After a nine-month detainment at the Adelanto ICE Processing Center, Kelvin Hernandez Roman is now back home in O.C., alongside his wife and three children who are all U.S. citizens.
"I was afraid for my future and the future of my family, and I was left in the dark when turned over to ICE by the very deputies who swore to protect our community," Hernandez Roman said.
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Hernandez Roman is a national of El Salvador, living undocumented in the U.S.
He's suing the Orange County Sheriff's Department, accusing deputies of holding him longer than necessary in 2019 so ICE agents could pick him up and also accusing them of not notifying him of the plan.
Monica Ramirez Almadani with the UCI Immigrant Rights Clinic represents Hernandez Roman and filed the lawsuit on his behalf Monday.
"The California Values Act, this is SB 54, clearly prohibits local law enforcement from holding onto somebody solely to transfer them to ICE," Ramirez Almadani said.
According to court documents, on the morning of Saturday, July 13, 2019, a Tustin Police Department officer pulled over Hernandez Roman because his vehicle allegedly had tinted windows. Hernandez Roman was arrested. Among his alleged offenses was being in possession of a stun gun. Hernandez Roman was booked into the O.C. Jail that afternoon, but never appeared before a judge for his arraignment.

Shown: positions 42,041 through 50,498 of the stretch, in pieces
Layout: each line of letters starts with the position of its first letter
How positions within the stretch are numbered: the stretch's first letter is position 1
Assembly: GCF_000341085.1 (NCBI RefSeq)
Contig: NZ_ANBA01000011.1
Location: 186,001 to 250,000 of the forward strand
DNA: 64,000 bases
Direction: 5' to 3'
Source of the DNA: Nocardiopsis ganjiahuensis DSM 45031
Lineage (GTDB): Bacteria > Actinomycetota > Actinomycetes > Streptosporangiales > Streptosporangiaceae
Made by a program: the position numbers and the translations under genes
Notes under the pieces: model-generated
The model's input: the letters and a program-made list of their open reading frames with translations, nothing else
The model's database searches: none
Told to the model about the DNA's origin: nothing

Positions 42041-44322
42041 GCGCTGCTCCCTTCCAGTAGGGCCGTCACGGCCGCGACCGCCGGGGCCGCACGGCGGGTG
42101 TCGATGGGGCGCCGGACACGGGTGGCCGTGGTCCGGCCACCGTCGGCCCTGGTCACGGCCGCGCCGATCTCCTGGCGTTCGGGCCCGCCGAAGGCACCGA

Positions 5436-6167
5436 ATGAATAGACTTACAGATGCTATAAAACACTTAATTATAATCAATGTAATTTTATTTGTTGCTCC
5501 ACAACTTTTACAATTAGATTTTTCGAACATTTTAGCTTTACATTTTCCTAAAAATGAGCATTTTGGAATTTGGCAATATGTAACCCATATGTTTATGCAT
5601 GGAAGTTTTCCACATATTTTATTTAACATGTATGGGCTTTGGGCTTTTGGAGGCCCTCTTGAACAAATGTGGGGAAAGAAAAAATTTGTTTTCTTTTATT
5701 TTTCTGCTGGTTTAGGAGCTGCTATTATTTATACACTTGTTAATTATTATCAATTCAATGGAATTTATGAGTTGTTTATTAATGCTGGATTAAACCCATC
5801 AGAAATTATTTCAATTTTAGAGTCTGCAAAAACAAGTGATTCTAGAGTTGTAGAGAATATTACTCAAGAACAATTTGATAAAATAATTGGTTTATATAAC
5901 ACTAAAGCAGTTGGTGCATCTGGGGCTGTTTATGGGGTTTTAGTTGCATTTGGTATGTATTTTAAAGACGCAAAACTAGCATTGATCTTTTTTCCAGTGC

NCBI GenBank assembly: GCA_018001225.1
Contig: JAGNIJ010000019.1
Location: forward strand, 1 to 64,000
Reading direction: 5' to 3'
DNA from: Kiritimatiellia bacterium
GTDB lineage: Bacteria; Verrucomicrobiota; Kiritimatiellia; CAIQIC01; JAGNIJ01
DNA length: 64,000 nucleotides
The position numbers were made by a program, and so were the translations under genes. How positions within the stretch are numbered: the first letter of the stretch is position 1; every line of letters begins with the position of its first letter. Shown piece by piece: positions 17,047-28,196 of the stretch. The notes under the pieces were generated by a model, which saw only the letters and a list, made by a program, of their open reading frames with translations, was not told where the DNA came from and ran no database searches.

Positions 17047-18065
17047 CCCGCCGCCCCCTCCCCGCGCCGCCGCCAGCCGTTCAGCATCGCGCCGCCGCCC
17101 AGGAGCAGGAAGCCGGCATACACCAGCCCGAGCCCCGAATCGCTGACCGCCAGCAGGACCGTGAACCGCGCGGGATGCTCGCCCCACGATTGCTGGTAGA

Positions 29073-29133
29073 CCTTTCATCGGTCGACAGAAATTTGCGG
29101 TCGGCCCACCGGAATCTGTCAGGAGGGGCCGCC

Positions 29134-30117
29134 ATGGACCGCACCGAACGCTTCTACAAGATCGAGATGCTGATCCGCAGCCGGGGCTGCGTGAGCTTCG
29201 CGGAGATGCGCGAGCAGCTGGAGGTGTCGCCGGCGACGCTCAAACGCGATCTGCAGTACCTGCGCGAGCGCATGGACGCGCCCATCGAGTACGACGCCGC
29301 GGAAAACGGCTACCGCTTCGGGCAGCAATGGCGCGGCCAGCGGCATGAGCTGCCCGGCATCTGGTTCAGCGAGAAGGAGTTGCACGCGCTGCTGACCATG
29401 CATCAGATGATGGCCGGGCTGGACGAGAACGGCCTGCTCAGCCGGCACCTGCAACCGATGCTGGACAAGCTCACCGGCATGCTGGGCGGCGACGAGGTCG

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Ramirez Almadani said deputies told her client he wouldn't be charged.
Eyewitness News obtained copies of two faxes sent to the jail by the O.C. District Attorney's Office nearly 48 hours after the arrest of Hernandez Roman. They notified the Sheriff's Department no case would be filed against Hernandez Roman at that time, but instead of processing his release, Ramirez Almadani said more than 16 hours passed and Hernandez was turned over to ICE agents Wednesday, after midnight.
Court records out of L.A. County show Hernandez Roman has a 2016 conviction for false imprisonment, making him eligible for transfer to ICE under the California Values Act, but Ramirez Almadani said the window for that move had expired.
"At this point, there were no criminal charges against Kelvin and so he should have been released earlier in the day and at a minimum should have been released that night with the other individuals who were being released, but instead he was held, put in a holding cell and had to wait several hours for ICE to pick him up which is clearly prohibited by SB 54. If ICE doesn't show up on time, then that person must be released and ICE here did not show up to pick him up earlier in the day," Ramirez Almadani explained.
The public affairs and community engagement director with the O.C. Sheriff's Department provided Eyewitness News with the following statement:
We deny these embellished allegations. The true facts will be presented in court, and we will rely on the Court to determine the truth. As such, we will not litigate this case in the media.
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Hernandez Roman said he was taking legal action so his experience doesn't become another family's reality.
"In bringing this case, my family and I, we hope that no more lives will be torn apart by the inhumane, unjust and illegal policies of the Orange County Sheriff's Department," Hernandez Roman said.
Hernandez Roman was released from the Adelanto ICE Processing Center in April, following a pending class action lawsuit involving the American Civil Liberties Union, which demands a reduction in the number of detainees during the COVID-19 pandemic.
Just last month, nearly a year after his arrest, the OCDA's office filed misdemeanor charges against Hernandez Roman.
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